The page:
The New York investment firm that days ago scuttled its offer for Talbots Inc. has agreed to buy the beleaguered Hingham merchant in a scaled-back deal valued at roughly $193 million.
Sycamore Partners, which last year acquired a nearly 10 percent stake in the retailer, offered stockholders $2.75 in cash per share and agreed to take on about $176 million in debt, according to the proposed deal.
The purchase price represents a 76 percent premium to the closing price on Dec. 6, the day before Sycamore first disclosed its unsolicited bid for the classic clothier.
Talbots’ embrace of the $2.75 offer is a reversal from its response in December.
After Sycamore offered $3 per share, Talbots rejected the bid as being inadequate and “substantially” undervaluing the retailer.
It has been a rocky week for Talbots, with its shares plunging more than 40 percent since Sycamore walked away from its even sweeter bid of $3.05 per share and rumors of a possible bankruptcy surfaced.
The troubled brand, which caters to older career women, has been unable to stage a turnaround in recent years and apparently could not attract other suitors. Shares of Talbots stock shot up 89 percent on Thursday to close at $2.44 on the New York Stock Exchange.
Trudy Sullivan, Talbots’ chief executive, who plans to step down this month, said in a statement: “We are pleased with the value this transaction delivers to our stockholders and believe that this is a positive development for all of our stakeholders. Sycamore Partners is a strong investor with substantial resources and expertise, and we look forward to operating as a private company under their ownership.”
Stefan Kaluzny, a managing director of Sycamore Partners, which was founded last year, said in a statement: “We believe in the Talbots brand and its more than 8,000 Associates. We look forward to a long and successful partnership with Talbots serving its many loyal customers.”
Kaluzny formerly served as chairman of the board of directors for Express Inc. His firm, Sycamore Partners, acquired a controlling interest in Mast Global Fashions last year, which is one of the largest independent apparel sourcing companies.
Sycamore declined to comment further on the Talbots deal. Julie Lorigan, a Talbots spokeswoman, would not answer questions on whether the deal would result in employee layoffs.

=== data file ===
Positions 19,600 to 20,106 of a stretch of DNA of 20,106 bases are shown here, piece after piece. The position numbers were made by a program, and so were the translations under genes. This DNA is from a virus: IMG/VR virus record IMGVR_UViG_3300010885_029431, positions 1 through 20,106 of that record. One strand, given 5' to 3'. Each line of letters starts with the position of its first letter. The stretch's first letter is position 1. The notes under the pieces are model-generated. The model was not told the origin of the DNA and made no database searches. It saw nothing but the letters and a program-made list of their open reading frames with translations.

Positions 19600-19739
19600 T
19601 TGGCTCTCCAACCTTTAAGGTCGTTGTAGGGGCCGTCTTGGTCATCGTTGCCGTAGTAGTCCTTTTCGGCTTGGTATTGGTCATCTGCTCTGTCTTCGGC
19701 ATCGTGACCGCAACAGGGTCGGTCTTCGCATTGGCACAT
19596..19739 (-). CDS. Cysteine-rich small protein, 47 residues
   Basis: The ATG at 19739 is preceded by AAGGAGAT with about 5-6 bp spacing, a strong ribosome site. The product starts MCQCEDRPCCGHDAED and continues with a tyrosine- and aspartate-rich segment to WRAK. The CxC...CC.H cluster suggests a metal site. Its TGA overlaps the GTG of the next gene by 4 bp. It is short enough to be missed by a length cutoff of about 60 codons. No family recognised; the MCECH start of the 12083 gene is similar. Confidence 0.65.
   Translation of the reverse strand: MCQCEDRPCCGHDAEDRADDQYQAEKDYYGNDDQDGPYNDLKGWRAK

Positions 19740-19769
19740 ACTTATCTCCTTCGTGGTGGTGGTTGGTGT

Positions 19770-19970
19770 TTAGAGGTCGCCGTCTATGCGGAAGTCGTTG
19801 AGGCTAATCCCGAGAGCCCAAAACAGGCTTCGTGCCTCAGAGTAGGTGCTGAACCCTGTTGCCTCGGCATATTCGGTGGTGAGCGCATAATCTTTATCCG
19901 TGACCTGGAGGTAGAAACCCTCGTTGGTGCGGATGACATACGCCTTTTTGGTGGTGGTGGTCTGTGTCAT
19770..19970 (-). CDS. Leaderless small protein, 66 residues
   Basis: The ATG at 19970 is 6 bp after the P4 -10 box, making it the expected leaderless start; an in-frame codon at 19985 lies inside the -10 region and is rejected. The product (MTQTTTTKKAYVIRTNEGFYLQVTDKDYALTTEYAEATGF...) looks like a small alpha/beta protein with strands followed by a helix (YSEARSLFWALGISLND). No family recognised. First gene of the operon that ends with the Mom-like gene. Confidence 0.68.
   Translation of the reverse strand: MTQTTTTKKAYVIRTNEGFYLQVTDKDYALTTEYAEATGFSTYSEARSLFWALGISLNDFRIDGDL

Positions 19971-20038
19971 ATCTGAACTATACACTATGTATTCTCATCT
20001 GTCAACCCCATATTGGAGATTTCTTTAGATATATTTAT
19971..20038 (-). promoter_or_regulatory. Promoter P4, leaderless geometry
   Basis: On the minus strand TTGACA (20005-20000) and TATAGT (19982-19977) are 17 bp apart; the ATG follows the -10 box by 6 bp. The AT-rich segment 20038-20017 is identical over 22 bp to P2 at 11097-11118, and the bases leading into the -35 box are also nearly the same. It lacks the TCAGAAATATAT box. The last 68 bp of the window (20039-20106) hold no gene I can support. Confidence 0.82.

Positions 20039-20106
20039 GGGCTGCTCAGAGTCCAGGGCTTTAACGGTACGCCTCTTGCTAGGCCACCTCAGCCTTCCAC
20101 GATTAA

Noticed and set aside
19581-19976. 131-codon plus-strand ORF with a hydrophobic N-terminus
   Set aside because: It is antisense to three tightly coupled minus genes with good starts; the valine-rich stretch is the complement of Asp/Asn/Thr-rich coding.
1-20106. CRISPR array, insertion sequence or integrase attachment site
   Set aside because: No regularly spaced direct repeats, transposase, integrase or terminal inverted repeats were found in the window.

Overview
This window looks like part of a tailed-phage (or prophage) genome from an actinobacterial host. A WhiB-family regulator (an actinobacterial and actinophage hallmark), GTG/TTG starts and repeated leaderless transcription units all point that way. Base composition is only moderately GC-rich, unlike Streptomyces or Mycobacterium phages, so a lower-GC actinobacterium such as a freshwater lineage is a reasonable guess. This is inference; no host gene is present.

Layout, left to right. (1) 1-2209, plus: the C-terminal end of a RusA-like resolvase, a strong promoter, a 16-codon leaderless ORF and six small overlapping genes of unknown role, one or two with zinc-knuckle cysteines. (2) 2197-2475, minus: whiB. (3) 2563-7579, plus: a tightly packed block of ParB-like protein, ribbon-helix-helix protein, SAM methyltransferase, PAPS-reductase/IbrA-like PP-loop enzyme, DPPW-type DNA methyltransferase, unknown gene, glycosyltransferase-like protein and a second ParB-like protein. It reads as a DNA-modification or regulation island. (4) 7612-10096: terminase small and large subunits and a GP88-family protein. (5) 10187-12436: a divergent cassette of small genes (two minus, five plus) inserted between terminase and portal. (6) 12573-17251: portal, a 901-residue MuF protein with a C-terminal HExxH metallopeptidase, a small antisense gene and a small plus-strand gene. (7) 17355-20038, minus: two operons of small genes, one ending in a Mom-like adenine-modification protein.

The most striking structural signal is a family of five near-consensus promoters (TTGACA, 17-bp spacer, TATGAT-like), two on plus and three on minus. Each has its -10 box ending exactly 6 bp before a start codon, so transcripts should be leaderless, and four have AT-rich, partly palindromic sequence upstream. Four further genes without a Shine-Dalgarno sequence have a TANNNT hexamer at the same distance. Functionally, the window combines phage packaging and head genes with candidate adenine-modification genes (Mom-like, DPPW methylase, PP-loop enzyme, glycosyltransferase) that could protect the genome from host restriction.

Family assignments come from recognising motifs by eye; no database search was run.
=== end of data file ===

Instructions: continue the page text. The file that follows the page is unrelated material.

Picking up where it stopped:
Jennifer Davis, a retail analyst with Lazard Capital Markets, said the $2.75-per-share offer for Talbots is the best option, “considering that the stock recently closed at $1.29 and considering that they don’t have a CEO lined up and that they’re in the middle of a turnaround. It’s better to go through this turnaround not in the public eye.”
In a letter to employees, Sullivan highlighted the benefits of remaking the company without worrying about Wall Street: “As a private company, we will have greater freedom to focus on longer-term investments and opportunities, while providing you with rewarding careers, excellent benefits and challenging roles.”
Under Sullivan, Talbots tried to court younger consumers in an attempt to catch up with better-performing competitors like Chico’s and Coldwater Creek. But the strategy alienated core consumers and failed to attract new shoppers, resulting in plunging revenues and the closing of hundreds of stores, including the men’s and children’s divisions. Today, Talbots operates about 516 stores in 46 states and in Canada.
The transaction is expected to close in the third quarter of this year, as long as the companies meet several requirements, including receiving a letter from the Pension Benefit Guaranty Corporation stating it has concluded its investigation of the deal.
The federal agency, which is responsible for protecting pension benefits, is examining the resulting capital structure for Talbots and the proposed future business to determine whether pensions are at risk, said Marc Hopkins, an agency spokesman.
“We routinely monitor transactions involving distressed companies with underfunded pension plans,” Hopkins said. “Our concern is how a transaction may affect the company’s ability to meet its future pension obligations.”